Sermon: Your Will, Or God’s?
Scripture: Matthew 6:10
In this week’s lessons, we learn what it means to pray that the Lord’s will be done, rather than ours.
Theme: Thy Will Be Done
We do not know what the Christians were praying for with regard to Peter’s imprisonment. They may have been praying that God would comfort Peter or that God would stay the hand of Herod or, which is more likely, that God would deliver the apostle from the prison. But I am sure they were praying, “If it be thy will,” for they were not expecting God to answer. At any rate, as they prayed Peter came to the door of the house and knocked, and a maid named Rhoda went to see who was there. She was astonished, so much so that she returned to the group that was praying without even letting Peter in. The ones who were praying were worse off than she was, however, for when they were told that it was Peter, they wouldn’t believe it. They said, “Thou art mad.” The story continues, “But she constantly affirmed that it was so. Then they said, ‘It is his angel.’ But Peter continued knocking; and when they had opened the door and saw him, they were astonished. But he, beckoning unto them with the hand to hold their peace, declared unto them how the Lord had brought him out of the prison” (Acts 12:15-17).
How many of our prayers are like that! In many of our churches prayer has become a form of a duty, and Christians pray without any sure expectancy of God’s answer. The prayer meeting has been removed from the week’s events or is ill attended. And the leaders think that they can arrange God’s blessing without asking for it. Jesus phrased this prayer as He did to teach us that we are to live and pray so much in the sphere of God’s name, God’s kingdom, and God’s glory that we may be bold in saying, “Thy will be done.” We may ask in confidence that God’s will may be done in our lives and in our churches.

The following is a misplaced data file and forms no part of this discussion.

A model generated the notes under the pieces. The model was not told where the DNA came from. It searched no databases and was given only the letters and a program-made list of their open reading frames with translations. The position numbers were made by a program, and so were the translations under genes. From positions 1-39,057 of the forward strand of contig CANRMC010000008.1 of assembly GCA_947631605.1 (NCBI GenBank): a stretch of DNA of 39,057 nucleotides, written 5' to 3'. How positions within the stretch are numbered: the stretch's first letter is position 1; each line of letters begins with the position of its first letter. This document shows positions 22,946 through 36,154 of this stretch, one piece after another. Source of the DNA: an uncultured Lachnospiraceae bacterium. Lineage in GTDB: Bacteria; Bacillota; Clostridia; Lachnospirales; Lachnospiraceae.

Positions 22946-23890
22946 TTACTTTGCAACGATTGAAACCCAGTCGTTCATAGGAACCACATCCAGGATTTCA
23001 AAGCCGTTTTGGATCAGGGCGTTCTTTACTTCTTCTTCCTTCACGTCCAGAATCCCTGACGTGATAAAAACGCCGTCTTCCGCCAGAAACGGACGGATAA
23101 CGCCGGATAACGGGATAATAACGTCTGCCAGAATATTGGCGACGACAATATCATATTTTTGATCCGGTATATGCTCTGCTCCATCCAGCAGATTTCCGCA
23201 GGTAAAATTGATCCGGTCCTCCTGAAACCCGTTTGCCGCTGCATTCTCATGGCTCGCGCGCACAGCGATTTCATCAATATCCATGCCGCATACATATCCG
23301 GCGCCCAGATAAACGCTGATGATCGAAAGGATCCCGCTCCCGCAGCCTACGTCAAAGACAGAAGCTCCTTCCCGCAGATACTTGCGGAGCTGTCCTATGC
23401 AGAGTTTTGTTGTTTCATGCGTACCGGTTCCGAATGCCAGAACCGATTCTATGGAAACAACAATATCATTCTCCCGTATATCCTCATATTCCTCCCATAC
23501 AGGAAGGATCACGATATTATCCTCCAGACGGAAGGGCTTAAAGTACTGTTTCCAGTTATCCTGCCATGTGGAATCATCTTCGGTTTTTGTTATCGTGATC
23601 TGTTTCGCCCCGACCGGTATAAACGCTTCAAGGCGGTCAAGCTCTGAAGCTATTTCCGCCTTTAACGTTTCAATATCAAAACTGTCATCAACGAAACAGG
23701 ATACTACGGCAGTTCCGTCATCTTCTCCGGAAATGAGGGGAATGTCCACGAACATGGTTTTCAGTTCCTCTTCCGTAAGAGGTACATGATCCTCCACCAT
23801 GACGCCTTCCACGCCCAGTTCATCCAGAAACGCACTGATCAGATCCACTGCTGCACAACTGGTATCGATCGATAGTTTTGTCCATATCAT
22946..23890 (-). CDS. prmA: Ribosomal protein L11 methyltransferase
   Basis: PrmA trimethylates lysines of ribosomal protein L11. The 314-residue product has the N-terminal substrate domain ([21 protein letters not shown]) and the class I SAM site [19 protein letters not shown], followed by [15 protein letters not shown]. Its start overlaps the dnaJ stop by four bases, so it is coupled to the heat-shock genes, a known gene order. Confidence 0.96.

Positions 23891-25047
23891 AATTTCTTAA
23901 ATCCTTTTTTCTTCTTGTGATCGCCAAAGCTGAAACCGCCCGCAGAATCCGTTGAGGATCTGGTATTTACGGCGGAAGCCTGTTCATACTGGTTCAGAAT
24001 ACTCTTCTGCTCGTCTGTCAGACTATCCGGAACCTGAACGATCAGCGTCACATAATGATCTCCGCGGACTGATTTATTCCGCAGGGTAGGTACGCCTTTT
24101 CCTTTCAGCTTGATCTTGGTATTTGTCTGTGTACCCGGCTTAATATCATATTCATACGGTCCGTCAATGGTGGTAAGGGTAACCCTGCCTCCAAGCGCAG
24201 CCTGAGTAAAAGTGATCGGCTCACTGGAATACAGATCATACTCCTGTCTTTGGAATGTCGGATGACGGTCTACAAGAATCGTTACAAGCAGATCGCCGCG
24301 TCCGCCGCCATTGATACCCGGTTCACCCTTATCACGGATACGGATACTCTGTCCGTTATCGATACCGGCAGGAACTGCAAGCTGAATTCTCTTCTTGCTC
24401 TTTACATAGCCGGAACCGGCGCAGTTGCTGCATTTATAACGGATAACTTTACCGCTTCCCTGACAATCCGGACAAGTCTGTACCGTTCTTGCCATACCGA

It was a sense of being in the center of God’s will that gave Luther his great boldness in prayer. In 1540 Luther’s great friend and assistant, Frederick Myconius, became sick and was expected to die within a short time. On his bed he wrote a loving farewell note to Luther with a trembling hand. Luther received the letter and instantly sent back a reply: “I command thee in the name of God to live because I still have need of thee in the work of reforming the church… The Lord will never let me hear that thou art dead, but will permit thee to survive me. For this I am praying, this is my will, and may my will be done, because I seek only to glorify the name of God.” The words are almost shocking to us as we live in a more sensitive and cautious day, but they were certainly from God. For although Myconius had already lost the ability to speak when Luther’s letter came, in a short time he revived. He recovered completely, and he lived six more years to survive Luther himself by two months.
We are never so bold in prayer as when we can look into the face of God and say, “My Father, I do not pray for myself in this thing and I do not want my will done. I want Thy name to be glorified. Glorify it now in my situation, in my life, and do it in such a way that all men will know it is of Thee. Amen.”
How does the story of Peter’s release illustrate a lack of faith even in the midst of praying?
When we do pray for things, what spiritual realities are we always to keep before us? Define each of these.
Key Point: Jesus phrased this prayer as He did to teach us that we are to live and pray so much in the sphere of God’s name, God’s kingdom, and God’s glory that we may be bold in saying, “Thy will be done.” We may ask in confidence that God’s will may be done in our lives and in our churches.
For Further Study: To learn more about the will of God, download and listen for free to James Boice’s message, “God’s Good, Pleasing, and Perfect Will.” (Discount will be applied at checkout.)